We describe the posterior cingulate cortex and precuneus, which is connected to the dorsolateral striatum and dorsolateral prefrontal cortex, as the dorsal endpoint of the rostral–ventral to caudal–dorsal gradient within medial cortex, and mediators of dorsal context model-guided control. This may seem at odds with proposals that these areas are important in self-reflection and central parts of the default mode network that is active at rest. However, it may be important to realize that self-reflection may be possible only at rest, and when performing habitual actions, as in both states attention is not involved in other processes. Self-reflection may involve activation of memories of the self in contexts (context models). Although during self-reflection retrieval and action control may partly dissociate, true context model-guided control may involve activation of currently relevant context models that facilitate behavioral control guided and informed by previous experiences, involving automated and habitual behaviors. The default mode network has been proposed to support an ability to perform internal mentation by providing a platform for putting together dynamic mental models and scenarios that are largely detached from the specific or current external world (Buckner and Carroll, 2007). Typically, these scenarios would contain elements of auto-biographical episodic memory and self-related prospective thoughts. Further, it has been suggested that the purpose for a continuously on-going internal mentation process is to act as a simulator and predictor of future events that builds upon previous experiences.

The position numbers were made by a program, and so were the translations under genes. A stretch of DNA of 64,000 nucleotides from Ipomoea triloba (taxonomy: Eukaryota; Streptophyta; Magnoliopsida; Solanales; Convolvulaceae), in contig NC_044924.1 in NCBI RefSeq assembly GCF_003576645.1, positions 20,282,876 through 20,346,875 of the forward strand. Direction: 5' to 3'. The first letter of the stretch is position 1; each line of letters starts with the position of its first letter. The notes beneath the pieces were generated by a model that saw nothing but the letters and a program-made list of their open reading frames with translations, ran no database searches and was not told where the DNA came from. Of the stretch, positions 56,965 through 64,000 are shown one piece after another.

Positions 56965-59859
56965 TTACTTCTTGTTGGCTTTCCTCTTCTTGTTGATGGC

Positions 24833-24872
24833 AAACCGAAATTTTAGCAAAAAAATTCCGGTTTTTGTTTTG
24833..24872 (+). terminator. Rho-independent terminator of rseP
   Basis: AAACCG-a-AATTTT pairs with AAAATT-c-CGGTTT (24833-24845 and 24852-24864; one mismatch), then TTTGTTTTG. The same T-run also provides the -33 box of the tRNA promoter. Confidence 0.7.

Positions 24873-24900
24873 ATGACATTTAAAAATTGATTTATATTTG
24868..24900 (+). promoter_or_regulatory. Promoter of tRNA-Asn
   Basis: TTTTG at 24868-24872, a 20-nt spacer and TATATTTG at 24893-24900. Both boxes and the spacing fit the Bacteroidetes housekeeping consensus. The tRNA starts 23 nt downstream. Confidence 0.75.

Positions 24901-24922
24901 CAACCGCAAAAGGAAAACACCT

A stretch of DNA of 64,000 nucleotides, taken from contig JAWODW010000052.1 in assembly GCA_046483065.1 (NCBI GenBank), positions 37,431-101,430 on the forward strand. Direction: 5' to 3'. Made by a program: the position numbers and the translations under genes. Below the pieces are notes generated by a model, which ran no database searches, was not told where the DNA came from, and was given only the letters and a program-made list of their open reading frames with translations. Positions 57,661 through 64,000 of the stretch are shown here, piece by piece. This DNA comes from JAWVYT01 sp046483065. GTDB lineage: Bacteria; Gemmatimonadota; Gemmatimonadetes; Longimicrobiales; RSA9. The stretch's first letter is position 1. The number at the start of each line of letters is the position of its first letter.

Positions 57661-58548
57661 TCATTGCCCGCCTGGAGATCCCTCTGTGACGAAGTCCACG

Negative surprise is a different concept than negative prediction error in the classical reinforcement learning approach that has previously been applied to understand mPFC function. In our approach as well as in the model of Alexander and Brown (2011), positive and negative surprise are unrelated to valence and can be positively correlated. In contrast, positive and negative reward prediction error in the classical reinforcement learning approach are negatively correlated and form a dimension of valence (Matsumoto et al., 2007; Kennerley et al., 2011). Recently, a valence-based model has been proposed that contains units coding for the value of cues (stimuli or actions) and units coding for the differences between such values and the actual reward (prediction errors; Silvetti et al., 2011). The model reproduced the mPFC behavior of previous single-unit, EEG, and fMRI studies on reward processing, error processing, conflict monitoring, error-likelihood estimation, and volatility estimation, unifying the interpretations of the role performed by the mPFC in some aspects of cognition. It will have to be determined whether this model relates to our theory and how it compares to the model of Alexander and Brown. Moreover, we think that the framework of dorsal and ventral controls and the functional gradient associated with it, may help in giving various functions in mPFC their place in a larger scheme.